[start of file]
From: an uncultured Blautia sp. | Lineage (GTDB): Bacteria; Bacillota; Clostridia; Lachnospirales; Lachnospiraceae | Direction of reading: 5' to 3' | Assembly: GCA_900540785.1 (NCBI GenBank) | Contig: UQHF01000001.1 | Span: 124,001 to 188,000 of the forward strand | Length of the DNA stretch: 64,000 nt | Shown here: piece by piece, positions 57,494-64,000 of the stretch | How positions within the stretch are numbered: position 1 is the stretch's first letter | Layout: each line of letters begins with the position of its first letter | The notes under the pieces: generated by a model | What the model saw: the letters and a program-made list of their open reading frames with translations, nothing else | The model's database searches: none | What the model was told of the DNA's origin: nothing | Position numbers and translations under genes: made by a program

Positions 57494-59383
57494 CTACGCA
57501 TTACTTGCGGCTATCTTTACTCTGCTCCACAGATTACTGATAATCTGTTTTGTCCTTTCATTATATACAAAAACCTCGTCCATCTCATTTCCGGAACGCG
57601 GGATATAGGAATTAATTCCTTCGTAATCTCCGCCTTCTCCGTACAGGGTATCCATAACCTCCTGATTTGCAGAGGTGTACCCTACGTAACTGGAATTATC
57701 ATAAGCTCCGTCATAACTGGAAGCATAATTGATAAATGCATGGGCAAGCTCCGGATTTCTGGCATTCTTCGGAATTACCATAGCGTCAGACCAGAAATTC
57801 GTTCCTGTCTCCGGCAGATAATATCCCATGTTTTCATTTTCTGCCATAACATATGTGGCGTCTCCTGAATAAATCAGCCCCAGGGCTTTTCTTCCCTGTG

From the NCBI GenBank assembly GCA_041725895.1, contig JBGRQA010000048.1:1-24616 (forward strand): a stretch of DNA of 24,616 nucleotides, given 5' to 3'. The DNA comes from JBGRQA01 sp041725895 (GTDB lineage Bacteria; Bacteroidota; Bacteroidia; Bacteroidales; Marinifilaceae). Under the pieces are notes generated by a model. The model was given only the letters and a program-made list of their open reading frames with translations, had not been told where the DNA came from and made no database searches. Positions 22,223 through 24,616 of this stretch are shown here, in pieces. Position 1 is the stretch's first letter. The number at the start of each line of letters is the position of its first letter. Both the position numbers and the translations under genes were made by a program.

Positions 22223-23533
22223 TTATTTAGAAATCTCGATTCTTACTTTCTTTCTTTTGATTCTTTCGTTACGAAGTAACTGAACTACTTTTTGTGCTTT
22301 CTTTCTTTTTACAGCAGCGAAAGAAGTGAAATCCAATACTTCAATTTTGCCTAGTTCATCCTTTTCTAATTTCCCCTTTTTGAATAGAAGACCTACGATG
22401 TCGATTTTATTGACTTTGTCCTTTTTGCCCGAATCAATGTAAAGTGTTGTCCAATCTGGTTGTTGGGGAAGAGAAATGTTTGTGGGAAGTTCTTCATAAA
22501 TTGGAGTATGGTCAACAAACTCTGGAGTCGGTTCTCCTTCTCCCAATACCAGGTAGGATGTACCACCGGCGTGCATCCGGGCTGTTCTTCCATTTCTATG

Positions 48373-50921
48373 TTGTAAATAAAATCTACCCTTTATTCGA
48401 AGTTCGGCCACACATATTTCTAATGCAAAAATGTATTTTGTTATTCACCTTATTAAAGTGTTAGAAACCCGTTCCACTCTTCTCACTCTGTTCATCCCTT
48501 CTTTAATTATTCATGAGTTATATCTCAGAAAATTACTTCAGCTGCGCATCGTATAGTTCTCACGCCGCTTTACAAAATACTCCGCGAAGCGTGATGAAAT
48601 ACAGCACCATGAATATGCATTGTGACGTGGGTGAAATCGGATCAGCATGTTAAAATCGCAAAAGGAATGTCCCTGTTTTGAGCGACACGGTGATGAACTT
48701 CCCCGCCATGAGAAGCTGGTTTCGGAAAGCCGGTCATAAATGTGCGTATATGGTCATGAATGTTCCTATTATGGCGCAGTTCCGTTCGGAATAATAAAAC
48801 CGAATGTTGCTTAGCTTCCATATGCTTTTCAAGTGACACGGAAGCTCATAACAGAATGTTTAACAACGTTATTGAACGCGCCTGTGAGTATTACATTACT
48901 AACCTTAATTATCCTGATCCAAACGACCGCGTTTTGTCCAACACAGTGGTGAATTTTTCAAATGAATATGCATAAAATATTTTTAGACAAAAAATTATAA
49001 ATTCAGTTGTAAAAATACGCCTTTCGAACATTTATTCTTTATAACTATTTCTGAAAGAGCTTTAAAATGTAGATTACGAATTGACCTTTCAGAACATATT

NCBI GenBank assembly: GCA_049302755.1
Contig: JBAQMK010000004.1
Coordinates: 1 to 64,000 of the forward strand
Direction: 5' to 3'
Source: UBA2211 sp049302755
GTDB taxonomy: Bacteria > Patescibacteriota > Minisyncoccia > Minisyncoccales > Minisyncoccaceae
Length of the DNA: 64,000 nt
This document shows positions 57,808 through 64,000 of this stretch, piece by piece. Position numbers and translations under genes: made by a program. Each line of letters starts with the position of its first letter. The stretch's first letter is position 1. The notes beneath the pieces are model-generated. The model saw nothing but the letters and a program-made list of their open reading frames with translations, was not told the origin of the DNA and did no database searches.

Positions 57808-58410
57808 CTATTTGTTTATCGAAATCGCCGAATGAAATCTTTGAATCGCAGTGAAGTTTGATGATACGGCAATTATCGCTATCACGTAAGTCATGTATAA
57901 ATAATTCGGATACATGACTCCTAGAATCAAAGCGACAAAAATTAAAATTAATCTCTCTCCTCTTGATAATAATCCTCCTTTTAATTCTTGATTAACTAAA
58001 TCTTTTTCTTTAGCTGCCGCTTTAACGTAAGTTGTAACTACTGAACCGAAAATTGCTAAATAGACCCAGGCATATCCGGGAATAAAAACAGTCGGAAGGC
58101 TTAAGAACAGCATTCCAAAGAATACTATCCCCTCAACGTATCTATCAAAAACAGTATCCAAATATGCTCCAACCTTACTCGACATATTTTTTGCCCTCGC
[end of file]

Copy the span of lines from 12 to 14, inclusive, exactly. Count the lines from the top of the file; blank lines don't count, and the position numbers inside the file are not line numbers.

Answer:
22401 TCGATTTTATTGACTTTGTCCTTTTTGCCCGAATCAATGTAAAGTGTTGTCCAATCTGGTTGTTGGGGAAGAGAAATGTTTGTGGGAAGTTCTTCATAAA
22501 TTGGAGTATGGTCAACAAACTCTGGAGTCGGTTCTCCTTCTCCCAATACCAGGTAGGATGTACCACCGGCGTGCATCCGGGCTGTTCTTCCATTTCTATG

Positions 48373-50921